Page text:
Working to eliminate plastic waste
Hennepin County recently joined the U.S. Plastics Pact to build on county efforts to support residents and businesses who want to take action on plastic waste and pollution.
The collaboration of plastic packaging producers, brands, retailers, and waste management companies along with nonprofit organizations and government agencies will bring the necessary stakeholders together to develop solutions and implement coordinated initiatives.
Ensuring plastics never become waste
The U.S. Plastics Pact is an initiative led by The Recycling Partnership and the World Wildlife Federation, as part of the Ellen MacArthur Foundation's global Plastics Pact network, which has similar initiatives underway in the U.K., France, Portugal, South Africa, Holland, and Chile.
The goal of this work is to ensure that plastics never become waste by:
- Eliminating the plastics we do not need
- Innovating to ensure that the plastics we do need are reusable, recyclable, or compostable
- Circulating all the plastic items we use to keep them in the economy and out of the environment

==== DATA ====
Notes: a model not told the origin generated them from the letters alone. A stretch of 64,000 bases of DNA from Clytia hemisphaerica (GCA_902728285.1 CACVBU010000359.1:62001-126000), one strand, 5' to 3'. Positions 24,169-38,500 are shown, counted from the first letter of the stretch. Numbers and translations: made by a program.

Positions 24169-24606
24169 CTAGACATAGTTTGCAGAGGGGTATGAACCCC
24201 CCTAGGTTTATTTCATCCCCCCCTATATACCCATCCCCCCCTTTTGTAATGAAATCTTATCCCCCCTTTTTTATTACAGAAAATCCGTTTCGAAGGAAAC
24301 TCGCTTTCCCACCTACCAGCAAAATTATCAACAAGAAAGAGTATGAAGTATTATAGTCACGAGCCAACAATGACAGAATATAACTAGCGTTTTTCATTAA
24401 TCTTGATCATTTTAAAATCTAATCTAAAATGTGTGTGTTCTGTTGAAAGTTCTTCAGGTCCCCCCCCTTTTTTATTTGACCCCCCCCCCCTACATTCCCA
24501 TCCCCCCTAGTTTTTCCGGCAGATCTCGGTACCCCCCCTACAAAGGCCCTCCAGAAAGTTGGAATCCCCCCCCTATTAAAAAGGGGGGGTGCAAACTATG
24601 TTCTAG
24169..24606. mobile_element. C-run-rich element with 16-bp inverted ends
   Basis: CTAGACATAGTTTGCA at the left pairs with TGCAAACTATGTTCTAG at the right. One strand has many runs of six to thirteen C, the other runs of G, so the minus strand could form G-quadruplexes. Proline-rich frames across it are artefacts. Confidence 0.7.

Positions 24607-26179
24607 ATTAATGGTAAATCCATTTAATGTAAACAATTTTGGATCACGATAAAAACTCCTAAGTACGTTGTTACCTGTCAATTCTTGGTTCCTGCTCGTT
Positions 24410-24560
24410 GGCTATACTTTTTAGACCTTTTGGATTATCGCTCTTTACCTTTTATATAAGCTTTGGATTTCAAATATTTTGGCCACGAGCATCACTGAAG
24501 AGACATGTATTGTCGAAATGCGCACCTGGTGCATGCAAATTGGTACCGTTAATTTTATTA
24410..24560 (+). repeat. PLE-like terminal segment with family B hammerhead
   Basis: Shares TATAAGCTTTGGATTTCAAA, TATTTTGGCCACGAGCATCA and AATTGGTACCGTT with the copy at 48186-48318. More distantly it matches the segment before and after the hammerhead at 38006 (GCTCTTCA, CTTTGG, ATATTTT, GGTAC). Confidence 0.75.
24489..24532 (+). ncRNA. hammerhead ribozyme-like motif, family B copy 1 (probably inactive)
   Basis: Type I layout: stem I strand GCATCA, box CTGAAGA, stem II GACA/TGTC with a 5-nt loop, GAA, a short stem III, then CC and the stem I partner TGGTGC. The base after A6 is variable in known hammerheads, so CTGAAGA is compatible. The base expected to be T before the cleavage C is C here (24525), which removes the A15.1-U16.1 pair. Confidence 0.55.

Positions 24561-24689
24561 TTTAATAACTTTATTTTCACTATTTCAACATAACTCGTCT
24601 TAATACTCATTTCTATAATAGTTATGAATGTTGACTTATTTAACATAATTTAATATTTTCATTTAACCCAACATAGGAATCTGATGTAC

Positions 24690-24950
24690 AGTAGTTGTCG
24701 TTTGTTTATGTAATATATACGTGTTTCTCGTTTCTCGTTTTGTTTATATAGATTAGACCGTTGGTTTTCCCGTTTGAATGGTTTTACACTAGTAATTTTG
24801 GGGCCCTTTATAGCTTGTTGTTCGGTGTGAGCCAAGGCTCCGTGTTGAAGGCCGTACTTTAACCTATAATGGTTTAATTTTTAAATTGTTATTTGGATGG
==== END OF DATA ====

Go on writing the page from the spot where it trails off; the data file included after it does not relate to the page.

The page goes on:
To accomplish these goals, signatories commit to making efforts toward four national targets by 2025.
To support progress toward these targets, stakeholders agree to actively collaborate in work groups, grant-funded pilot projects, and research. They will also share best practices and legislative expertise, engage with residents, and distribute news and information.
The problem with plastics
More than one-third of plastics are used for packaging, including food packaging, grocery bags, and straws. Plastics are common due to their low cost, durability, and versatility. Their use has increased twenty-fold since the 1960s and, without action, will continue to increase.
Plastics are problematic because:
- Plastics are hard to capture and recycle. In Hennepin County, less than half of plastics are recycled.
- Most plastics are made from oil and gas. About 4% to 8% of the world's oil product is for plastics, and most plastics are thrown away after a single use.
- Plastics collect in our lakes and rivers and break down into micro and nanoplastics. These pose threats to birds and wildlife and unknown concerns for human health.
- Micro and nanoplastics have been found in our soil, water, and food. About 60% of microplastics come from high-income countries in the form of tire dust, pellets, textiles, and personal care products.
Getting to zero waste
The county is pursuing this initiative because it supports the transition to zero waste faster and helps to achieve the goals outlined in the county’s solid waste management master plan. Reducing plastic waste will also contribute towards the county meeting its greenhouse gas emission reduction goals.